All about the Kawasaki Ninja 250


Carburetor Jetting - the theory

Carburetor jetting controls the fuel air mixture fed to the engine. When the throttle is closed, just enough gas and air are fed to the engine to keep it idling at around 1500rpm. The gas:air ratio has to be correct or the bike won't idle properly. Perfect stoichiometry (i.e. the condition under which there is exactly the right amount of air to burn all the fuel) is a air:fuel ratio of around 14.7:1. If there's not enough fuel and too much air, the mixture is said to be LEAN, while if there is too much fuel and not enough air the mixture is said to be RICH. Stoichiometric mixtures are normally used under light load cruising conditions. When we talk about performance problems being due to a mixture that is lean or rich, what we're really talking about is a mixture that is either too lean or too rich since we often want a mixture that is not the 14.7:1 stoichiometric ratio for various reasons such as preventing pre-detonation ("pinging"), maximizing power or reducing combustion temperature.

To get the right mixture at any given throttle opening, various jets within the carburetor supply fuel at a rate related to the throttle opening. Of course we have to define "right mixture". In fact you need a different air/fuel ratio for minimum emissions than you do for maximum power, and yet again a different ratio for the best mpg numbers. You also need different jet settings with a stock bike then if you fit a free flowing exhaust and/or a better breathing air filter.

Manufacturers often use jets which give the lowest emissions and best mpg for stock bikes, which means they tend to run a little lean. Low emissions are required for the bike to be EPA certified. However riders may want maximum power or smoothest running and that might dictate the need of different jets. Maximum power is obtained when running slightly rich. Be aware though that there are regulations prohibiting tampering with carburetor jets for on road use since it will affect emissions. In fact some companies will not sell jetting kits in California due to state regulations and most bikes come from the factory with sealed pilot jets to prevent owners from adjusting the settings.

So what are the jets and how do they do what do they do?

There are four basic jets in the Ninja 250 carburetors.

  • The pilot jet. This supplies fuel when the bike is idling and contributes to the fuel whenever you are using up to about 25% open throttle. The flow is adjustable (if you remove any devices installed by the manufacturer to stop you adjusting it) via a mixture screw. When the screw is turned fully in, the fuel flow is cut off. On the stock Ninja 250 the screw needs to be opened up by about 2 turns. If you have an aftermarket exhaust and air filters it may need to be opened up to 3 turns to allow more fuel to flow.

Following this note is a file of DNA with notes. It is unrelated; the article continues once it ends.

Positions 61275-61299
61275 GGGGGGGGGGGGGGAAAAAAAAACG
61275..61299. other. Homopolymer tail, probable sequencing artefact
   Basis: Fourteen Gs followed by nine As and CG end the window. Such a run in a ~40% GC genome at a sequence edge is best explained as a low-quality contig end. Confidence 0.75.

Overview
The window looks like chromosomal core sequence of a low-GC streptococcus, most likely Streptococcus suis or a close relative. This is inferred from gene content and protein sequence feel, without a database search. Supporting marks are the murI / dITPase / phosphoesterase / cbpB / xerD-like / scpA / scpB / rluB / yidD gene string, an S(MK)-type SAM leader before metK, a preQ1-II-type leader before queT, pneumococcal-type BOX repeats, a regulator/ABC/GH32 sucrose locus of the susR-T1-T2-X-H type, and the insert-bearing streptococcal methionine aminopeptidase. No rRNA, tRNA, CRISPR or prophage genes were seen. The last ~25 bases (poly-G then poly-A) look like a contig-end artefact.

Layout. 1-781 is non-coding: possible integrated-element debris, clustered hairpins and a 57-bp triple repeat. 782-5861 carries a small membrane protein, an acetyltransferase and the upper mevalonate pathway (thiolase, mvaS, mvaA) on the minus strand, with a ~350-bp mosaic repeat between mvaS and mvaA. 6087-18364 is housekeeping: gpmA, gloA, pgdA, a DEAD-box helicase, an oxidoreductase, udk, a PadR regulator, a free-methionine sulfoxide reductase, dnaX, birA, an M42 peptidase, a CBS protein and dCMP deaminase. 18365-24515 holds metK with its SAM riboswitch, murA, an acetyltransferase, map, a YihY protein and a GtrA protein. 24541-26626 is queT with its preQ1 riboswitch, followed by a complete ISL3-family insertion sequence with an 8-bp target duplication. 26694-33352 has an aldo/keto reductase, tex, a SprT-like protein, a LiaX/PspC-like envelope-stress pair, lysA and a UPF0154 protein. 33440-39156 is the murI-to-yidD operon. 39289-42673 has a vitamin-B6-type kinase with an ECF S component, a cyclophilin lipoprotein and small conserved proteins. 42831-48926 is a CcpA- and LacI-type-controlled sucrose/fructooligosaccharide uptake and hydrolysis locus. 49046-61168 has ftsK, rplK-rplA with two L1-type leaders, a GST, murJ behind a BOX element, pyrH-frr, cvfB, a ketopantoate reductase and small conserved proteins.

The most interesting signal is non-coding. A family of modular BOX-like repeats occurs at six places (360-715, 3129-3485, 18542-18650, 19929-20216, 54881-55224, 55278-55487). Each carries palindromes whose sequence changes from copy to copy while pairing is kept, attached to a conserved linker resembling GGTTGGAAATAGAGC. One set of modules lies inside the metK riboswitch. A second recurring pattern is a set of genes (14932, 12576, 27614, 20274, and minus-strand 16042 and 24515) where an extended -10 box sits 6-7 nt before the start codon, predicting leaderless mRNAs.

• The second and third jet system which mainly operates when the throttle is from 1/4 open to 3/4 open is the needle jet and the jet needle. The needle jet is a small circular tube and the jet needle is a tapered metal rod which fits into the opening.

    When the needle is fully in the jet, fuel flow is blocked off, when it is raised so that a smaller section is within the opening, more fuel flows. Opening the throttle raises the jet needle, allowing more fuel to flow. At first the fuel flow is limited by the diameter of the needle jet, but as the throttle is opened more, the tapered needle is pulled out of the jet allowing more fuel to flow. You can alter the amount of fuel flowing at any given throttle opening by raising the default height of the jet needle or by using a different jet needle with a different taper profile. The image below shows a needle with various positions for a clip ring which changes the height of the needle. The stock Ninja 250 carb needles don't have a clip system. To raise the needles you need to add washers under the fixed position stop.
  • Finally the main jet controls the fuel flow form 3/4 throttle to wide open throttle. The main jet actually feeds through the needle jet, so when the needle jet is closed, the main jet is also closed. When the needle jet is fully open, the main jet is what limits the fuel flow. The amount of fuel flowing at WOT (wide open throttle) can be changed by changing the main jet. Jets with a larger hole flow more fuel.

This is summarized in the diagram below:

So you can adjust the fuel flow and fuel/air mixture by the following actions:

  • At low throttle openings you can adjust the mixture screw which changes the flow through the pilot jets.
  • At mid range throttle openings you can adjust the needle height and jet needle profile. You could change the size of the needle jet, though this isn't normally done on the Ninja 250
  • At wide throttle openings you can change the size of the main jet.

It's important to note though that the three ranges overlap, so the mixture screw setting affects the mid range somewhat, even though the needle jet and jet needle have a larger effect. Similarly the main jet affects the mid range somewhat, as well as wide open throttle performance. So getting everything optimized can be something of an art, as well as a science.

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